[Haskell-cafe] Why Haskell is beautiful to the novice

Rustom Mody rustompmody at gmail.com
Tue Sep 1 17:53:19 UTC 2015

On Mon, Aug 31, 2015 at 1:57 PM, Alexey Muranov <alexey.muranov at gmail.com>

> On 31 août 2015, at 06:11, Richard A. O'Keefe <ok at cs.otago.ac.nz> wrote:
> > Sorry, cliekd the wrong button.
> > If you had troubled to read the Wikipedia article with care,
> > you'd have seen this right at the beginning:
> >
> >       In computer science, a function or expression is
> >                                      VVVVVVVVVVVVVVVVVVVVVVVV
> >       said to have a side effect if, in addition to returning
> >                                      ^^^^^^^^^^^^^^^^^^^^^^^^
> >       a value, it also modifies some state or has an observable
> >       interaction with calling functions or the outside world.
> >
> > You have a function, whose purported effect is to return a
> > value.  "IN ADDITION TO" that, it has "A SUBSIDIARY CONSEQUENCE",
> In my opinion, with such interpretation there can be no documented side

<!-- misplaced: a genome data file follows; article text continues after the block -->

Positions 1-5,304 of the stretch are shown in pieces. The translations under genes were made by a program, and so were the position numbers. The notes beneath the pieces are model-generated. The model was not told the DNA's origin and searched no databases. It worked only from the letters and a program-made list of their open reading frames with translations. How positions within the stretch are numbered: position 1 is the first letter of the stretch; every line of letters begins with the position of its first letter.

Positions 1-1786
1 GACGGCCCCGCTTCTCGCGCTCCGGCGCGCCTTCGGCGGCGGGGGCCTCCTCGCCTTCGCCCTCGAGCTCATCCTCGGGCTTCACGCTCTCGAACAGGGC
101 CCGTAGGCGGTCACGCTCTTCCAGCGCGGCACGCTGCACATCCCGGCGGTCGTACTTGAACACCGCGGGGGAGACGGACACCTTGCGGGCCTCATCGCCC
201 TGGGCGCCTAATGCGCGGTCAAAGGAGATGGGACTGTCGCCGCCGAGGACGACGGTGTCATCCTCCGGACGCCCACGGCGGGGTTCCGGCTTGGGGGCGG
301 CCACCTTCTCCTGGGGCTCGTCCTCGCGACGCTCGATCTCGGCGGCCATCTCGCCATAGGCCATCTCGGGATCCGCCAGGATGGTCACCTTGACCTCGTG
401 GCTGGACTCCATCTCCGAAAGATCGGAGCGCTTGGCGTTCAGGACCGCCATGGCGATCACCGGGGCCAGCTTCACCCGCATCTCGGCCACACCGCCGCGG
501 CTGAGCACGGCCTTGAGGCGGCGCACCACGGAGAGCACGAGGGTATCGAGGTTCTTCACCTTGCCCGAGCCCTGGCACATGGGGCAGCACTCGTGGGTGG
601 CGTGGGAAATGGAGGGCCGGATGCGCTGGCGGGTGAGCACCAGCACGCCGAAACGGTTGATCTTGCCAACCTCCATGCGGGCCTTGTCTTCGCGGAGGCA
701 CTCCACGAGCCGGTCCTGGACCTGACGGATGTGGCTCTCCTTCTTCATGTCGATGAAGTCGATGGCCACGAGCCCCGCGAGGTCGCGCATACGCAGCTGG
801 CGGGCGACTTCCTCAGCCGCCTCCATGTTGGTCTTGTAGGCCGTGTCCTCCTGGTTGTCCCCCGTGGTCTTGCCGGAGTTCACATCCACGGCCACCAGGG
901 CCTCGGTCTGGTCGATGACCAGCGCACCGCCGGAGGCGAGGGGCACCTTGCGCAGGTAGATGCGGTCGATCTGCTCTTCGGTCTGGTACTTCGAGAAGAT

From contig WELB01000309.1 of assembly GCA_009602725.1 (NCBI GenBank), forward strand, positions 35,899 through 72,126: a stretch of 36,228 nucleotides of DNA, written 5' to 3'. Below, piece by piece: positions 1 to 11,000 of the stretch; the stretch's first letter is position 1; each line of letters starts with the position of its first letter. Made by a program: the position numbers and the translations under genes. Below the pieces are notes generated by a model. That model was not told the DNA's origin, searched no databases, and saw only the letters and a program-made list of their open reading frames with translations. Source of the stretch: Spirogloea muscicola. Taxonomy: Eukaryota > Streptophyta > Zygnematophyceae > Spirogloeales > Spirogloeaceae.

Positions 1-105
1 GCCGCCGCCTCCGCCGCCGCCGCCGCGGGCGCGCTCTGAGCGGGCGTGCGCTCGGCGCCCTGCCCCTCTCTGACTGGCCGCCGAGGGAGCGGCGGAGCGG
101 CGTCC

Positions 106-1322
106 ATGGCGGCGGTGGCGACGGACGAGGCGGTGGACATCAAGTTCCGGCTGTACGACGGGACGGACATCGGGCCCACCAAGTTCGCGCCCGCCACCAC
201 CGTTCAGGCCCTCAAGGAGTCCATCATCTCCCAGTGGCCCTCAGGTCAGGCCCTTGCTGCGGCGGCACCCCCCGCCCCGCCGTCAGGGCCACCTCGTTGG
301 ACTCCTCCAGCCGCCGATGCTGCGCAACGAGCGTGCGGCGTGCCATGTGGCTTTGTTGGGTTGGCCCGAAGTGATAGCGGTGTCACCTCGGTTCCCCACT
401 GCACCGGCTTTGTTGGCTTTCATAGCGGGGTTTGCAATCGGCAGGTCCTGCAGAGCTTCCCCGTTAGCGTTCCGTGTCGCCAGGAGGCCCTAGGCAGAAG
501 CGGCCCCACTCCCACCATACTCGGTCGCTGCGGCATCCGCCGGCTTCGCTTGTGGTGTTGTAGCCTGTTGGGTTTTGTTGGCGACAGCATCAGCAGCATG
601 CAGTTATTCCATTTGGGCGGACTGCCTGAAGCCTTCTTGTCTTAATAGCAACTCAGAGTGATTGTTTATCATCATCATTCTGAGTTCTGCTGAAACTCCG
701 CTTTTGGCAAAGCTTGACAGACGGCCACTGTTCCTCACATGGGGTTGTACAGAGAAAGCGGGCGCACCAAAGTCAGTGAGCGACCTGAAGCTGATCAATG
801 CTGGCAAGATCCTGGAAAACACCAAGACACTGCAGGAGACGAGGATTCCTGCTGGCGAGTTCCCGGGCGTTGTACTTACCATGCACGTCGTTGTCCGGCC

> effects: if some effect is documented, it is purported (an probably used by
> someone), so not secondary.
I think this argument represents a generation gap:
Those  brought up on Pascal will find it obvious what Richard (is trying)
to say:
- a function either just returns a value or has side-effects
- a procedure has effects -- nothing 'on the side' here.

Unfortunately C screwed up a whole generation by removing this distinction
from our thinking ontologies
And the languages that have followed C are often worse eg python's None
return is more ambiguous than C's void return
eg. Ive found experienced python programmers dont understand that the
'procedure' appellation can only be applied to to functions that ALWAYS
return None

One could say that Haskell's monadic types reinstates Pascal's dichotomy

More on this here:
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